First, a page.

Abstract: Constitutive behaviors of an interstitial-free steel sample were measured using an augmented Marciniak experiment. In these tests, multiaxial strain field data of the flat specimens were measured by the digital image correlation technique. In addition, the flow stress was measured using an X-ray diffractometer. The flat specimens in three different geometries were tested in order to achieve 1) balanced biaxial strain, and plane strain tests with zero strain in either 2) rolling direction or 3) transverse direction. The multiaxial stress and strain data were processed to obtain plastic work contours with reference to a uniaxial tension test along the rolling direction. The experimental results show that the mechanical behavior of the subjected specimen deviates significantly from isotropic behavior predicted by the von Mises yield criterion. The initial yield loci measured by a Marciniak tester is in good agreement with what is predicted by Hill's yield criterion. However, as deformation increases beyond the vonMises strain of 0.05, the shape of the work contour significantly deviates from that of Hill's yield locus. A prediction made by a viscoplastic self-consistent model is in better agreement with the experimental observation than the Hill yield locus with the isotropic work-hardening rule. However, none of the studied models matched the initial or evolving anisotropic behaviors of the interstitial-free steel measured by the augmented Marciniak experiment.
Pub.: 12 Jul '17, Pinned: 24 Aug '17
Abstract: Publication date: 1 February 2017 Source:Acta Materialia, Volume 124 Author(s): D.M. Collins, T. Erinosho, F.P.E. Dunne, R.I. Todd, T. Connolley, M. Mostafavi, H. Kupfer, A.J. Wilkinson Common alloys used in sheet form can display a significant ductility benefit when they are subjected to certain multiaxial strain paths. This effect has been studied here for a polycrystalline ferritic steel using a combination of Nakajima bulge testing, X-ray diffraction during biaxial testing of cruciform samples and crystal plasticity finite element (CPFE) modelling. Greatest gains in strain to failure were found when subjecting sheets to uniaxial loading followed by balanced biaxial deformation, resulting in a total deformation close to plane-strain. A combined strain of approximately double that of proportional loading was achieved. The evolution of macrostrain, microstrain and texture during non-proportional loading were evaluated by in-situ high energy synchrotron diffraction. The results have demonstrated that the inhomogeneous strain accumulation from non-proportional deformation is strongly dependent on texture and the applied strain-ratio of the first deformation pass. Experimental diffraction evidence is supported by results produced by a novel method of CPFE-derived diffraction simulation. Using constitutive laws selected on the basis of good agreement with measured lattice strain development, the CPFE model demonstrated the capability to replicate ductility gains measured experimentally. Graphical abstract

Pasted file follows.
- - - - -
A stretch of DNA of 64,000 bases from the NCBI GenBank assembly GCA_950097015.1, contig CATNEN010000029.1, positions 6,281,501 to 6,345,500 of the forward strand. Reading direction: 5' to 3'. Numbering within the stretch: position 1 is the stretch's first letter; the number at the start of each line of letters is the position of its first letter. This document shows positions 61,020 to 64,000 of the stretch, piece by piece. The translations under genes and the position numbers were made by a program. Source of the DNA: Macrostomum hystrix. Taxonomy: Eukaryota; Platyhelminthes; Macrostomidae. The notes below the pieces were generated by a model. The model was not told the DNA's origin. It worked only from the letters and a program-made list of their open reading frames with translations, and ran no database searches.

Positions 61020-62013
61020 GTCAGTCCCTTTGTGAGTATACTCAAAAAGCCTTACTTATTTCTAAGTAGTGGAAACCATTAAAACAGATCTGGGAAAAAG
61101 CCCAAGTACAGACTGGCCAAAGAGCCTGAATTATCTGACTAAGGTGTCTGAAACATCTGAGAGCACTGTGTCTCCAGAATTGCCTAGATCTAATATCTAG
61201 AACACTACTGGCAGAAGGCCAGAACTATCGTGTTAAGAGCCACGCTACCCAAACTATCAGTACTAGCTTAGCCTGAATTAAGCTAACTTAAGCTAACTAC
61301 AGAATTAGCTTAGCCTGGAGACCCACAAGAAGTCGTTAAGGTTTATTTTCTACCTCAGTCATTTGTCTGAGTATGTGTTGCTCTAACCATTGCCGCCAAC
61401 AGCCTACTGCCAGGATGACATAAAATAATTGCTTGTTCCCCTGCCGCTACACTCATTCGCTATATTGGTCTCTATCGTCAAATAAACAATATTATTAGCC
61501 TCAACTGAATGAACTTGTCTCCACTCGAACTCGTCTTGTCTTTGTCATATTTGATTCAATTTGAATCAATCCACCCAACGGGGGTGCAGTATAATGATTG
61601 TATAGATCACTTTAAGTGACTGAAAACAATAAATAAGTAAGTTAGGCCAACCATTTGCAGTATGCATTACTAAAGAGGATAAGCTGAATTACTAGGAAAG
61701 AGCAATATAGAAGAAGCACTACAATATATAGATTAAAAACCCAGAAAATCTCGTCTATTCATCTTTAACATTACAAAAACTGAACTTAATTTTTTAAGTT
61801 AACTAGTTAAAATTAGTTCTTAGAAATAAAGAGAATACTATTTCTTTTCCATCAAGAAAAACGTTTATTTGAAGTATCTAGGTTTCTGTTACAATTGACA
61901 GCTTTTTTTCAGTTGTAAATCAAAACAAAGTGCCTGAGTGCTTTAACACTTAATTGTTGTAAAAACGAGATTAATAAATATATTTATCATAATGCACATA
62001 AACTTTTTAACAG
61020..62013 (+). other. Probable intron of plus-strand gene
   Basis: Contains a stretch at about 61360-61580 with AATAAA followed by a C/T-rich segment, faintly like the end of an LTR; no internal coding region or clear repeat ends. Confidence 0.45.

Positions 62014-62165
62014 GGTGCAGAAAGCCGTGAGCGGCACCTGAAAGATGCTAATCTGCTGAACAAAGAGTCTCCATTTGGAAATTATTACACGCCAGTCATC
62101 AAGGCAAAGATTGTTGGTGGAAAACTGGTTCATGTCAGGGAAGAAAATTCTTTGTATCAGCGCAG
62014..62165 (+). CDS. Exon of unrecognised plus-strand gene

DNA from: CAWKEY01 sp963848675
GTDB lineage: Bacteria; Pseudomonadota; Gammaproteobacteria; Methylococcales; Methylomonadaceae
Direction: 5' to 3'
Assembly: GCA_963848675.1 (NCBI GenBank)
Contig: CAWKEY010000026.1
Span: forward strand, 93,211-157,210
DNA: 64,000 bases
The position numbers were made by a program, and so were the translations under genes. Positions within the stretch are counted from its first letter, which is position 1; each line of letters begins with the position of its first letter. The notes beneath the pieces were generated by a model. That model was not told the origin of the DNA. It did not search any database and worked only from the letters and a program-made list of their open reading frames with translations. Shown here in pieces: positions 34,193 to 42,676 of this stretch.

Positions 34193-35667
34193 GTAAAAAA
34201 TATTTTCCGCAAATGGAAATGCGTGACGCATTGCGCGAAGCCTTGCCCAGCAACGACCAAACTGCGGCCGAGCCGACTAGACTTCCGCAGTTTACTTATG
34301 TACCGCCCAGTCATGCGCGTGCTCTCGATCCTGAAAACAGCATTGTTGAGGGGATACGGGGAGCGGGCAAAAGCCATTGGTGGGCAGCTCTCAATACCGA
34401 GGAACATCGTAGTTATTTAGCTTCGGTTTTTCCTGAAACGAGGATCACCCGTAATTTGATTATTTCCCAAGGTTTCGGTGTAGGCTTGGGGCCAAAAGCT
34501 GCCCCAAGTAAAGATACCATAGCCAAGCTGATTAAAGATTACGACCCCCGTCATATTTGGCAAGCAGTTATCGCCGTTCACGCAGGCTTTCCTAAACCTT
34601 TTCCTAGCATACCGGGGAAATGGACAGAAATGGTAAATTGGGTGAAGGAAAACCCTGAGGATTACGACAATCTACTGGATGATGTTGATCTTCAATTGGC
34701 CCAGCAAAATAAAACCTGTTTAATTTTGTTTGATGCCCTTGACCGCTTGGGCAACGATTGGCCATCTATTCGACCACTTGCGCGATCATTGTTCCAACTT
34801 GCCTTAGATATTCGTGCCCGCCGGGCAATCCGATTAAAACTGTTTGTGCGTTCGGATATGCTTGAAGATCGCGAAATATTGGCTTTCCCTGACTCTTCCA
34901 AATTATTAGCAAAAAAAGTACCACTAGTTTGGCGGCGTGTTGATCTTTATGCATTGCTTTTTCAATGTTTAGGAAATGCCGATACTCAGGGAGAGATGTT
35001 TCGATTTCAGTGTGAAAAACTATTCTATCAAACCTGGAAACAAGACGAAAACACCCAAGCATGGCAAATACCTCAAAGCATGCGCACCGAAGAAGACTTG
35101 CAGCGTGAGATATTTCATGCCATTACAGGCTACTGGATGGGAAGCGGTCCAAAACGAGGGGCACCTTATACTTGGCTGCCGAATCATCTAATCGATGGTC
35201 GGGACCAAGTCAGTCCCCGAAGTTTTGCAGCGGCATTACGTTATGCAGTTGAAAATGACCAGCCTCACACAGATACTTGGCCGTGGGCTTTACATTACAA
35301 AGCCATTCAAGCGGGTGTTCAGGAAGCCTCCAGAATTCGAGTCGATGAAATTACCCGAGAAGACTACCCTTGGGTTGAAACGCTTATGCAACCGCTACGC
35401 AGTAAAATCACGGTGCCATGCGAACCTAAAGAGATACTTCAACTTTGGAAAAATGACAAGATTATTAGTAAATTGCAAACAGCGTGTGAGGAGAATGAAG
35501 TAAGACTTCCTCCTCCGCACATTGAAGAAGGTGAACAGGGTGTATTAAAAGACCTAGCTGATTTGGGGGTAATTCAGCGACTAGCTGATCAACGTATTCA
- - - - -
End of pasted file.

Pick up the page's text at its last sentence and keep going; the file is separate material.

Pub.: 19 Nov '16, Pinned: 24 Aug '17
Abstract: In this work a couple stress continuum based elasto-viscoplastic fast Fourier transform model is developed with the intent to study the role of curvatures - gradient of rotation - on the local meso scale and effective macroscale mechanical response of nanocrystalline materials. Development of this model has led to the formulation of an extended periodic Lippmann Schwinger equation that accounts for couple stress equilibrium. In addition to the standard boundary conditions on strain rate and Cauchy stresses, the model allows imposing non-standard couple stress and curvature rate boundary conditions. Application to representative nanocrystalline microstructures reveals that elastic and plastic curvatures accommodate a part of the local and macroscopic Cauchy stresses. Next, grain boundary interfaces are characterized using curvatures that are representative of their structure and defect content. Depending on the magnitude and distribution of these curvatures, local stresses in the grain boundary neighborhood are generated that activate slip systems besides those fulfilling the Schmid criterion. Generation of both polar dislocations and disclinations as a possible plasticity mechanism in nanocrystalline materials is explored. At the macro scale, this results in a strain rate dependent ”softening” or the inverse Hall-Petch effect. The modeling framework naturally captures this grain size effect without any ad hoc assumptions.
Pub.: 23 Apr '16, Pinned: 24 Aug '17